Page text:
Christian Churches of God

No. CB83





Wave Sheaf


(Edition 2.0 20060403-20060403-20070519)


The Wave Sheaf is a mandatory part of the Passover Feast. Its timing helps us to know when to celebrate the Day of Pentecost. It also lets us know when we can eat the new harvest of grain. The Wave Sheaf Offering falls on the Sunday within the Feast of Unleavened Bread.




Christian Churches of God

PO Box 369,  WODEN  ACT 2606,  AUSTRALIA






(Copyright ã 2006, 2007  Carrie Farris, ed.  Wade Cox)



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Wave Sheaf

Children’s Bible Study




The goal is to review the meaning of the Wave Sheaf.



1.      Children will be able to understand the meaning of the Wave Sheaf service.

2.      Children will understand what day and time the service happens.

3.      Children will understand the 50-count to Pentecost starts from the Wave Sheaf.

4.      Children will understand Christ is the first sacrifice of the harvest season.



God’s Holy Days (No. CB22)

Who is Jesus (No. CB2)

Recipes for the Days of Unleavened Bread (No. R2)


Relevant Scripture:

Leviticus 23:9-12

Exodus 29:24-25 


Memory Verses:

Leviticus 23:9-12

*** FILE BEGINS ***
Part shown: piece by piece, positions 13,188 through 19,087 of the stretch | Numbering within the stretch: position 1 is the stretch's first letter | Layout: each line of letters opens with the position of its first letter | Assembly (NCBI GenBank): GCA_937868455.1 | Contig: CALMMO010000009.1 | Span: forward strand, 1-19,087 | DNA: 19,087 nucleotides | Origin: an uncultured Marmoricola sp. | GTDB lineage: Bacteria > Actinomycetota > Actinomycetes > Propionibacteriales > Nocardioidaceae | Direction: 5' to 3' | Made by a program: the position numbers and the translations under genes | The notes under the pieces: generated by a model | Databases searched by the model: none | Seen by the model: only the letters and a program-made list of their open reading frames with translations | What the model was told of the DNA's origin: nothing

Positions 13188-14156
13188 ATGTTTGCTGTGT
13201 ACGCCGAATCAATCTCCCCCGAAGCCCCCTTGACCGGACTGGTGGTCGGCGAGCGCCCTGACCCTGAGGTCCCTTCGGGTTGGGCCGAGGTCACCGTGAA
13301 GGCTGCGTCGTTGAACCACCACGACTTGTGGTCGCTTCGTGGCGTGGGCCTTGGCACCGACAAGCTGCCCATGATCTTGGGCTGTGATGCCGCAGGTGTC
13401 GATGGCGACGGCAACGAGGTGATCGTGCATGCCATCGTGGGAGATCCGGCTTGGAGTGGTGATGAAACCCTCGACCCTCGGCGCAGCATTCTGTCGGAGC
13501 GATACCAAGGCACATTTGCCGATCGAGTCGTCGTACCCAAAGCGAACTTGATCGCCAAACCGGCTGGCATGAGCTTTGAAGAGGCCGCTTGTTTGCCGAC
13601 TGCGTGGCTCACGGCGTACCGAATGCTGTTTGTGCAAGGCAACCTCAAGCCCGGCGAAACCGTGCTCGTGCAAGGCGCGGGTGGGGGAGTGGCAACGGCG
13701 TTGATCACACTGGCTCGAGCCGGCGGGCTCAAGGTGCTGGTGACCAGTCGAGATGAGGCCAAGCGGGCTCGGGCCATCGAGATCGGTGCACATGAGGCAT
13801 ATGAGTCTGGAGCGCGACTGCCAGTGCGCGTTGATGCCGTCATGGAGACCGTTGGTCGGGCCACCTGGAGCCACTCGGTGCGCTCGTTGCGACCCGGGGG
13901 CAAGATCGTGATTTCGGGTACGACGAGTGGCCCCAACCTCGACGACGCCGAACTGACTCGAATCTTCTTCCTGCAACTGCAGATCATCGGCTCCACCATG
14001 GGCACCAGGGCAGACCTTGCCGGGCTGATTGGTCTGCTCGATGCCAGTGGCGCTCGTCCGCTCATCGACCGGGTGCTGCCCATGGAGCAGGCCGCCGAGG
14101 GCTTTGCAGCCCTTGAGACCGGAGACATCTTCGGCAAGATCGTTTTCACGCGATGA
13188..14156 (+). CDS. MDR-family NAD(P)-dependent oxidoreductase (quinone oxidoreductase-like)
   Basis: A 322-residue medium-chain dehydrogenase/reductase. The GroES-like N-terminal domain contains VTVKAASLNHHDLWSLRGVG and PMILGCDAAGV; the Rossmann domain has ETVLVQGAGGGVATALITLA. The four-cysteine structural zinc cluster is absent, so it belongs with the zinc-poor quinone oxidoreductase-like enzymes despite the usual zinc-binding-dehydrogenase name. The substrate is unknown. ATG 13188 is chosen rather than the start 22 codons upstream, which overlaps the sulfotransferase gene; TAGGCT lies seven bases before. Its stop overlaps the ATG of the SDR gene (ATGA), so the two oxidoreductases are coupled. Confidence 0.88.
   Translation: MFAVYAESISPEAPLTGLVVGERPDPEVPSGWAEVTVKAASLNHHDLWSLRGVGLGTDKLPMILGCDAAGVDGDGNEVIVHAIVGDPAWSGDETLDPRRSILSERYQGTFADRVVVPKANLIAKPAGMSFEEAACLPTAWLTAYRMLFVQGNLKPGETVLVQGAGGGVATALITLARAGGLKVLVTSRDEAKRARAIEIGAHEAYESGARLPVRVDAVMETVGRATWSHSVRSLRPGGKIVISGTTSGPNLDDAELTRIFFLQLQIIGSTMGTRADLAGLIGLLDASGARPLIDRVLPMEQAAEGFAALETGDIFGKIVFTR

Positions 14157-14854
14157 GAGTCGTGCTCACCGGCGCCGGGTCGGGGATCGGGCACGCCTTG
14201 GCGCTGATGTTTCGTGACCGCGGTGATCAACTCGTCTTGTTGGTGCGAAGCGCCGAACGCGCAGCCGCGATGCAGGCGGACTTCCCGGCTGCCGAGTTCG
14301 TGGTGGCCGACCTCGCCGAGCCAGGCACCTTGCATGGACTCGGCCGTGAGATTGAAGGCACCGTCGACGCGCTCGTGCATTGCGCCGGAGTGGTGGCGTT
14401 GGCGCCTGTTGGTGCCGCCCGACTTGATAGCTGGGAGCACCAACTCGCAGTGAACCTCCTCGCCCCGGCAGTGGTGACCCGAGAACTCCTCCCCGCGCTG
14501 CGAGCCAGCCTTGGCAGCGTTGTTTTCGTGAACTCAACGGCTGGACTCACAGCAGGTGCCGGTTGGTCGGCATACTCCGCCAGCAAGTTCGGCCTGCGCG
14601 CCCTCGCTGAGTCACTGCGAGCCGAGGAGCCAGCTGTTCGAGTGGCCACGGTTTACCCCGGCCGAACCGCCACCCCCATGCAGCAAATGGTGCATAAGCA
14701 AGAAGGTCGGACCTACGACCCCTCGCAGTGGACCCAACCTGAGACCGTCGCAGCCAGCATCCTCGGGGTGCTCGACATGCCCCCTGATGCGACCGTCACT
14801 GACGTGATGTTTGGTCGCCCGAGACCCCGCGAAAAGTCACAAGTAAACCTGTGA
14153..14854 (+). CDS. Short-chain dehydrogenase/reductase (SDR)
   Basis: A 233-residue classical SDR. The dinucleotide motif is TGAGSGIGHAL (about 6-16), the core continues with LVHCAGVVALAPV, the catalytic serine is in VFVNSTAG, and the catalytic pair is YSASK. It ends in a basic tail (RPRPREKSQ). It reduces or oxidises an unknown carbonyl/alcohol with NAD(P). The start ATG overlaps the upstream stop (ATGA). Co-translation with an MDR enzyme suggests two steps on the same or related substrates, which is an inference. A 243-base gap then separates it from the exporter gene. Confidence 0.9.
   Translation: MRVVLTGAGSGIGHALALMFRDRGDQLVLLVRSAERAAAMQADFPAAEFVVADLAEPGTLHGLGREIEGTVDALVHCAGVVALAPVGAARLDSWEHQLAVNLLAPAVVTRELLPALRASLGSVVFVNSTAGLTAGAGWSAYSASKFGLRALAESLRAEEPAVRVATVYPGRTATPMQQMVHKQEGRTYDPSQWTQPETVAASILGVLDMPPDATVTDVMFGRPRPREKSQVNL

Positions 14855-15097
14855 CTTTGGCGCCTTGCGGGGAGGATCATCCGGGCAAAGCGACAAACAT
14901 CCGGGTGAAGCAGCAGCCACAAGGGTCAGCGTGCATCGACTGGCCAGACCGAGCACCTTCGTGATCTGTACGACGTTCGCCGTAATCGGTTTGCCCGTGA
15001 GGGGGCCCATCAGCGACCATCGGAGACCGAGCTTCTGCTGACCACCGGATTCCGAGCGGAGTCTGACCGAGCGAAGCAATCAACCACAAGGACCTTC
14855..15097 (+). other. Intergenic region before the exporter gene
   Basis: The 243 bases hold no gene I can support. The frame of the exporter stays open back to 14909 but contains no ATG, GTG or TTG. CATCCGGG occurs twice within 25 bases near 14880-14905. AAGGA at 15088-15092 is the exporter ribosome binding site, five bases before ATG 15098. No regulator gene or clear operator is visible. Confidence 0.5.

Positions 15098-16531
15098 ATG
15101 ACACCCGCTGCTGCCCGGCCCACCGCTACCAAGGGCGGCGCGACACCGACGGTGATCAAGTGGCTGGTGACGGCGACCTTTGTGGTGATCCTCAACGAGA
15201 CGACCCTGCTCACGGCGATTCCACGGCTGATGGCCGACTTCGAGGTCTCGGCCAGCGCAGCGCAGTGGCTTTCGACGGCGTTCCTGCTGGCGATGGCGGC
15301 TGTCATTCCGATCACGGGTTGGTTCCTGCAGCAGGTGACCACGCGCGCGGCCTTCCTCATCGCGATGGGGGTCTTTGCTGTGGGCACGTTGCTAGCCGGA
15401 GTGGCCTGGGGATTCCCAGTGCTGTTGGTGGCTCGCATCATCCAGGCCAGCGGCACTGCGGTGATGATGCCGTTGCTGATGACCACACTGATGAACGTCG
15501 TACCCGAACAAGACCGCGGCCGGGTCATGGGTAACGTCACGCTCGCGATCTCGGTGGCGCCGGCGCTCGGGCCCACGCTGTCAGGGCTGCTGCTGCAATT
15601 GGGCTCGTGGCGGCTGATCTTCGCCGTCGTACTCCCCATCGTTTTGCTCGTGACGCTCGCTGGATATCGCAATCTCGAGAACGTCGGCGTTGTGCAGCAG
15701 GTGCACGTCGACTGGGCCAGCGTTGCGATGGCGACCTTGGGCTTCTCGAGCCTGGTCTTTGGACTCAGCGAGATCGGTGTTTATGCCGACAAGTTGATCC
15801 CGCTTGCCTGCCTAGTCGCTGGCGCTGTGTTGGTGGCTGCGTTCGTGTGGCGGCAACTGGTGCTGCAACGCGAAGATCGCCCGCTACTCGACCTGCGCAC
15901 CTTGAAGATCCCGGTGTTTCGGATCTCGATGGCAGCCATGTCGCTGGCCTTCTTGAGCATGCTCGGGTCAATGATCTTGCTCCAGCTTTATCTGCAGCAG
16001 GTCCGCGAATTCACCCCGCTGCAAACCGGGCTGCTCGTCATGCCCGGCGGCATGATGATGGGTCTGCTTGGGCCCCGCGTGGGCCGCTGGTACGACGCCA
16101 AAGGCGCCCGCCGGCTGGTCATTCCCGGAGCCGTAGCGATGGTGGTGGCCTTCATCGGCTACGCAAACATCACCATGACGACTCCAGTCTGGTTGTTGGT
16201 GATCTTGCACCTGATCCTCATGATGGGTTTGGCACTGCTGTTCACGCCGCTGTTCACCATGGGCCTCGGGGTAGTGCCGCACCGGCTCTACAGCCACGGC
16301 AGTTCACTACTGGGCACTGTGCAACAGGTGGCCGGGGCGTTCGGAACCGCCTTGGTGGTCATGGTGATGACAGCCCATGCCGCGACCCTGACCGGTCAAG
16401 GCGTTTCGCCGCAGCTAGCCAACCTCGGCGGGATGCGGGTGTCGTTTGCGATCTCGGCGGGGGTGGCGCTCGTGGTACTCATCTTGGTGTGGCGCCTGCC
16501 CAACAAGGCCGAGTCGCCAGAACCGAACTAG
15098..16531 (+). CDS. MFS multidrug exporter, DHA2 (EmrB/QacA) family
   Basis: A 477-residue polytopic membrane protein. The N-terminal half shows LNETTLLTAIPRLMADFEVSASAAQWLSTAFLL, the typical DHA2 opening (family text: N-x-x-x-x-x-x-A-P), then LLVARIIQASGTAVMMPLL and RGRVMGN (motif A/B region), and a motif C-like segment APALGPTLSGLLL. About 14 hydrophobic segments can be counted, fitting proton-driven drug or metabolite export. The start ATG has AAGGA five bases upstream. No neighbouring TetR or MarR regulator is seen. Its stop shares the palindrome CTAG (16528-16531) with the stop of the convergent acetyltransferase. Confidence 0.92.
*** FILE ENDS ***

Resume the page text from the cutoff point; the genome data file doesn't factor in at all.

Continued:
Open with prayer.

Ask the children what is the Wave Sheaf.

Review lesson on the Wave Sheaf.

Activity associated with the Wave Sheaf; making barley soup and new unleavened bread.

Close with prayer.




What is the Wave Sheaf Offering?

A. The Wave Sheaf is a mandatory part of the Passover Feast. Its timing helps us to know when another Feast starts – Pentecost. It also lets us know when we can eat the new harvest of grain. The Wave Sheaf offering is found in the Old Testament in Leviticus 23:9-14.


Leviticus 23:9-12: And the Lord said to Moses, “Say to the people of Israel, When you come into the land which I give you and reap its harvest, you shall bring the sheaf of the first fruits of your harvest to the priest; and he shall wave the sheaf before the Lord, that you may find acceptance; on the morrow after the Sabbath the priest shall wave it. And on the day when you wave the sheaf, you shall offer a male lamb a year old without blemish as a burnt offering to the Lord.  (RSV)